Of course, there will also be live music on the main stage from acts like Cracker Jackson, and The Folly and Redneck Pool Party.

There will also be an after-party in the parking lot of River City Roll that will include performances from Three Sheets to the Wind, East of Blue Ridge and Dance Candy. Those shows begin at 5:00pm and wrap at 2:00am.

Shamrock the Block is sponsored by Murphy’s Irish Stout, River City Roll, Heineken, Belle Isle, Dave and Busters, Brown Distributing and the Scott’s Addition Boulevard Association. Proceeds from the event will benefit Project Local a group that supports other non-profit organizations.

But here’s what you really want to know… the Boulevard will be closed off for this event. Expect the closure to start at Leigh Street/Moore Street (Boulevard Burger and Fries and Movieland) to Broad Street. The closure begins at 5:30am Saturday to 9:00pm. So, if you have to leave Scott’s – head out on Summit Ave., Highpoint Ave., Mactavish Ave. or Roseneath Road.

There will be parking at the Diamond and on streets in and around Scott’s Addition. Lyft is offering a 25% off discount for two rides with code: RVASHAMROCK — Drop off and pick up for that is on Leigh Street in the bike lanes near the Redskins training facility.

Play Time at Tang & Biscuit

By now you’ve likely heard of Tang & Biscuit, a shuffleboard facility, that opened in Scott’s Addition. Plenty has been written about it; About how big it is, and how it has 10-lanes, an event space with yard games or how it’s got a 50-foot bar – but I’m not sure anyone has written about what playing the game is actually like. So, I thought I would.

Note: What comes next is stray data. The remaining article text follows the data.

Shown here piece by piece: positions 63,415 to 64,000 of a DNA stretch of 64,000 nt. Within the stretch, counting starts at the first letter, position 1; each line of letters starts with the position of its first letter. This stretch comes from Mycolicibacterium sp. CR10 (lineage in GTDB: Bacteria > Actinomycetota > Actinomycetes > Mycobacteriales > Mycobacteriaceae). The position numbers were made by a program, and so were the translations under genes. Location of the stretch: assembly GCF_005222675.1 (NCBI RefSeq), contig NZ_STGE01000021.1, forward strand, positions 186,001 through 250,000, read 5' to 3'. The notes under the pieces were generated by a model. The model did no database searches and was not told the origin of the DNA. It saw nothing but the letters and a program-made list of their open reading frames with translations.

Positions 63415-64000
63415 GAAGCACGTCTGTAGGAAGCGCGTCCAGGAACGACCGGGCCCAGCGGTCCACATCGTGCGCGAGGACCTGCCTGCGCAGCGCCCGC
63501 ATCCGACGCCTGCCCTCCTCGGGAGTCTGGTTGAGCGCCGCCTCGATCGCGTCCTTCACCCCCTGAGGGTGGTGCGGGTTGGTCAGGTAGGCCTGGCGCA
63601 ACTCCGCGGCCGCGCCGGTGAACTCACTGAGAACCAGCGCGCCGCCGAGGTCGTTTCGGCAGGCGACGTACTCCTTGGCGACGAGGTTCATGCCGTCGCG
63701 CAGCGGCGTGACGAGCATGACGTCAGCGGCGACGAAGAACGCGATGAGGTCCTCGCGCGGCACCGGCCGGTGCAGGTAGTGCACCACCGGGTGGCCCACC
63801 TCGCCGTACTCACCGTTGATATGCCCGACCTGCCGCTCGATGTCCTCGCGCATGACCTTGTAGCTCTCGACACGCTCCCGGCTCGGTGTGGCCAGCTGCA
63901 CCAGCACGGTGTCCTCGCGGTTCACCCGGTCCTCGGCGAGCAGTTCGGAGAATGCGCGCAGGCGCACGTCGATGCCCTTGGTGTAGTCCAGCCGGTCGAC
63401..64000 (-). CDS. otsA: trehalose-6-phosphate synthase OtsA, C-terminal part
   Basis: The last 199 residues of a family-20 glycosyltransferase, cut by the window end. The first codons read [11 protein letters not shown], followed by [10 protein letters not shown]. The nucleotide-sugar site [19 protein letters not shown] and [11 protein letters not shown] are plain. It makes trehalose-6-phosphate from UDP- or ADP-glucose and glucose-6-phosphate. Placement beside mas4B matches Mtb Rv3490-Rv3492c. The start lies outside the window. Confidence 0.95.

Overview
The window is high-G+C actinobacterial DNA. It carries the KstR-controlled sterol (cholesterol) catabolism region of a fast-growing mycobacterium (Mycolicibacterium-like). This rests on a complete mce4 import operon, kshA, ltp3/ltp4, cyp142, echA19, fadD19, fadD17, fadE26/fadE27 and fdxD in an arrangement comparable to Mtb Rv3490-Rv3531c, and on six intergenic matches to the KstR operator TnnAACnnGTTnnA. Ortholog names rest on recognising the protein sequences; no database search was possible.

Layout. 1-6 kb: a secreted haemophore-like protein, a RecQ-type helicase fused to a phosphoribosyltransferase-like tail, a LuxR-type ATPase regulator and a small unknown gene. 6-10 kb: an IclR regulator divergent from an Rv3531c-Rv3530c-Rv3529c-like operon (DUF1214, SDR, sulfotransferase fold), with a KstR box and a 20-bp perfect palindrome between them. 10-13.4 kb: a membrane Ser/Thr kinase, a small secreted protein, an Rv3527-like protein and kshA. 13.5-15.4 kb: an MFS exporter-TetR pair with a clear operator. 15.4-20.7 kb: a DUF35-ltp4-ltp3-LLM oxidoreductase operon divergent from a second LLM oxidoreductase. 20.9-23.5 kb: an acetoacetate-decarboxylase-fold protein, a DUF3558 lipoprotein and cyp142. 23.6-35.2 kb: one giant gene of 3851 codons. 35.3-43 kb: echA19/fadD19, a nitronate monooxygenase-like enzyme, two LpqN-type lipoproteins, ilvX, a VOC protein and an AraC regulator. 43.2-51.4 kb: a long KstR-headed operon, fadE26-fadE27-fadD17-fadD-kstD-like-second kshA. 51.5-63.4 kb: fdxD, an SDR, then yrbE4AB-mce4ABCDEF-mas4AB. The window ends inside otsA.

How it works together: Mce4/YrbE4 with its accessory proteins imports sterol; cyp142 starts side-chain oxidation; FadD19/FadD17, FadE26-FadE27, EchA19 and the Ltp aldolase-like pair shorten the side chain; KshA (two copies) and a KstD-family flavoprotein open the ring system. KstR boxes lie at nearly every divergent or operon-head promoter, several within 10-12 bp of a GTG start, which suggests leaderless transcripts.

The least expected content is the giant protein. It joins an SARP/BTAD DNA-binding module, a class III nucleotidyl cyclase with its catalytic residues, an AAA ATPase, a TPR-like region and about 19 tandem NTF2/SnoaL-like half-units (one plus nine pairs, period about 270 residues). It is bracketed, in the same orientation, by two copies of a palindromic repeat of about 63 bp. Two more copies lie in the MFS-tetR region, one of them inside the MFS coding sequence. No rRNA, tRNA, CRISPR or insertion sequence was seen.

Recently, a group of us got the chance to experience it for ourselves. Just a random Friday night decision to try something new.

We arrived at 9:00pm, parked in the back parking lot, and walked into an already crowded Tang and Biscuit. I mean people from the front door to the back door were playing shuffleboard, cornhole, Jenga or Connect 4. Some were there to watch football, drink at the bar or just eat.

We waited a bit, maybe 10-minutes, for a lane to clear from the previous players. We then received our biscuits: four yellow and four black and were sent on our way.

None of us remembered how this game was played but a Lane Captain was sent over to give us the low-down on how it was supposed to be done. It was loud and I tuned out, so I just trusted that someone in my group paid attention and went along with what they did before realizing there’s a handy-dandy cheat sheet at each of the shuffleboard lanes. The laminated card is written like airline safety instructions; it’s got an illustration with step by step details and rules on what you’re supposed to do.